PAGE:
by Tammy Burke
I am so glad that you will be joining us for our 22nd annual “Write Stuff” conference. Your background — as an international literary scout, managing author rights, previous author support, and now an agent — I’m sure has given you exceptional skills in knowing what’s a good fit in the publishing world in addition to having the expertise to help an author grow. Welcome!
So the first question I would like to ask is on your bio on Waxman Leavell Literary Agency’s website you say that you “look forward to creating partnerships that prioritize building identifiable author brands.” Could you share a tidbit on some branding ideas? Also, what would be your dream manuscript and how would you describe the ideal author?
Cassie Hanjian: For author branding, the most important thing to think about is your audience. How does your audience see you, and how easily will your audience be able to identify you in the future? I don’t have any one “dream” manuscript — although I’m currently looking for historical fiction similar to Sarah’s Key set in a period before WWII. Outside of specific plot elements, I’m looking for a good handle on plot and pacing, writing that doesn’t need to be heavily edited, and a style that is accessible to even the casual reader. To me, the ideal author is one that is not only supremely talented; they also have to be open to constructive criticism, able and willing to do a lot of leg work to market and publicize their book, respectful, and professional.
Could you share any pet peeves or significant ‘no-no’s’ when it comes to sending out a query or giving a pitch? Does it make a difference if it is for fiction or nonfiction?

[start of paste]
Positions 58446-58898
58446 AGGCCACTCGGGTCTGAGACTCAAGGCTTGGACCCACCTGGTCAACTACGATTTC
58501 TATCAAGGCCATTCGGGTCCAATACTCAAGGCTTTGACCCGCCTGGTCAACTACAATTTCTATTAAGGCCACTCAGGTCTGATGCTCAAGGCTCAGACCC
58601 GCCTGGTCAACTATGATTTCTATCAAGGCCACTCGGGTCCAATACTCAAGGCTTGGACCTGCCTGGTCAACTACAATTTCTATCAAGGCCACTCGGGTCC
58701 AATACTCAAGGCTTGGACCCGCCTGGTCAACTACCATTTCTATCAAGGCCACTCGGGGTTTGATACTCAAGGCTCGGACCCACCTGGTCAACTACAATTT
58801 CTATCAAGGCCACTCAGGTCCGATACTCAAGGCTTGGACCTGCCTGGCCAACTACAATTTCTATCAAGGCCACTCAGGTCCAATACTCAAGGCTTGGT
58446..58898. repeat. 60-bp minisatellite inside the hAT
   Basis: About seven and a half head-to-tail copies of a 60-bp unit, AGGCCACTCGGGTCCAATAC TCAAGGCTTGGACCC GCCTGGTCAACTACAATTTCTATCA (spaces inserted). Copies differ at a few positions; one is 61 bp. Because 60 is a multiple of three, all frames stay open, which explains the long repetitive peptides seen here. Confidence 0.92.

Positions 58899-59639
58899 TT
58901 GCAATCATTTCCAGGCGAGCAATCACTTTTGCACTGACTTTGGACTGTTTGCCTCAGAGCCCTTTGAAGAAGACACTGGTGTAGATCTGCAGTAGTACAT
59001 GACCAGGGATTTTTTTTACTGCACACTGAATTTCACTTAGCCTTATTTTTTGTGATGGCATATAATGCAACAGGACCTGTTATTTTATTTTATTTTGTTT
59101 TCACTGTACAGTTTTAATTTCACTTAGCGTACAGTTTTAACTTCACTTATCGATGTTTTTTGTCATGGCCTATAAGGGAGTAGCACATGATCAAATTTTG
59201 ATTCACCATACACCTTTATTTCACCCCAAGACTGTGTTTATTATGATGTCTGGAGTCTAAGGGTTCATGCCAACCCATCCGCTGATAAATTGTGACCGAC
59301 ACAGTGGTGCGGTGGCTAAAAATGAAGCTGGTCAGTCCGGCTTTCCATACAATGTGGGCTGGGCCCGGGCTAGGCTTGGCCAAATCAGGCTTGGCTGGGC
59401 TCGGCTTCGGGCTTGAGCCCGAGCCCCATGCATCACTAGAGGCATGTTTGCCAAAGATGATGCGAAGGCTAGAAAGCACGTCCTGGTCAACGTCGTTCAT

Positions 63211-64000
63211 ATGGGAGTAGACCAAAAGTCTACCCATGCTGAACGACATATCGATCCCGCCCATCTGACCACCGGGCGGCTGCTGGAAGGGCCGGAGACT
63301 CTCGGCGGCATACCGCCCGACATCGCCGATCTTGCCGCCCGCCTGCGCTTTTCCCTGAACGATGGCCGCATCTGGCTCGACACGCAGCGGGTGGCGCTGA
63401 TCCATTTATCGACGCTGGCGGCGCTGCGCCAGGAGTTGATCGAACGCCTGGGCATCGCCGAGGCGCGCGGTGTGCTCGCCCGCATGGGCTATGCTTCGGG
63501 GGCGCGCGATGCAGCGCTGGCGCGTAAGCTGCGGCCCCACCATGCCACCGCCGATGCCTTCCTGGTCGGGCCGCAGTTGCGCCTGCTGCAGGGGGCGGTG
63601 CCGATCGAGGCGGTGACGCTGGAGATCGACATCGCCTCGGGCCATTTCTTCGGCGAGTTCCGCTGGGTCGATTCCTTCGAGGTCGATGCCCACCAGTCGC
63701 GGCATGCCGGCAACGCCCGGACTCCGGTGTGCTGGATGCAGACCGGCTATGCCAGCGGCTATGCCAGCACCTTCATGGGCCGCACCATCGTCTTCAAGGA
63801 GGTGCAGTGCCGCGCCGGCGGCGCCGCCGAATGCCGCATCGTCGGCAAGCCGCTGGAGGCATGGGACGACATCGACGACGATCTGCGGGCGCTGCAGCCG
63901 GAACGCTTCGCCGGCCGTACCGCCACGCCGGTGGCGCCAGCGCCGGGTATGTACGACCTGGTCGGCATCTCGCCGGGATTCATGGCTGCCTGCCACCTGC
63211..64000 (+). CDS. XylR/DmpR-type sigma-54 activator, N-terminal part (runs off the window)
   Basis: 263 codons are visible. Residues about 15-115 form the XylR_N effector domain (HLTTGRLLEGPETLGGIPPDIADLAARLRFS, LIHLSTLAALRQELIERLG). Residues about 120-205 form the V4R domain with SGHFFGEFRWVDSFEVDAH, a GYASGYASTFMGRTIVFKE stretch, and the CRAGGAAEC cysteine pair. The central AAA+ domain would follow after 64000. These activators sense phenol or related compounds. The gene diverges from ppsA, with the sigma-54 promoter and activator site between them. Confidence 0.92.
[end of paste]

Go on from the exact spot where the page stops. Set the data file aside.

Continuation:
Cassie Hanjian: For both fiction and nonfiction queries, writers should take care to proofread and pay special attention to the spelling of the agent’s name and the name of the agency. Spelling my name or that of my agency incorrectly signals either apathy or a lack of attention to detail — qualities I’m definitely not looking for in an aspiring author. I view the query letter as a representation of what I’ll find in the manuscript; if there are lots of spelling/grammar errors, or if the letter is unfocused, I can only assume I’ll find more of the same in the actual sample. It’s also important to remember to succinctly describe the central idea of the book in the pitch — I need to have a clear idea of what I’m going to read before I actually take the time to do so.
Out of curiosity, when did you decide that you wanted to be involved in the publishing world? Was there a specific inspiration?
Cassie Hanjian: (Laughs.) I decided I wanted to pursue a career in publishing when I was sixteen years old. I had an English teacher who had just moved to the area; her husband’s job forced them to relocate. She had previously worked at Houghton Mifflin as an editor in their educational division. I was an avid reader from a very young age, and when I heard that you could actually work with books for a living, I was sold. From that point on, I never thought about doing anything else.
One of the genres you represent is New Adult which seems to be trending in the publishing world. I am sure you counter misconceptions about what it is and what it is not. How do you explain the differences?
Cassie Hanjian: Yes, there are quite a few misconceptions out there about New Adult, which I think, in large part, is due to the fact that the publishing industry has yet to come up with a standardized definition. Many people have stuck the New Adult label on a variety of things: YA Crossover, erotic romance, etc. When I try to succinctly explain New Adult, I usually compare it to YA: YA is about discovering who you are; NA is about discovering your place in the world.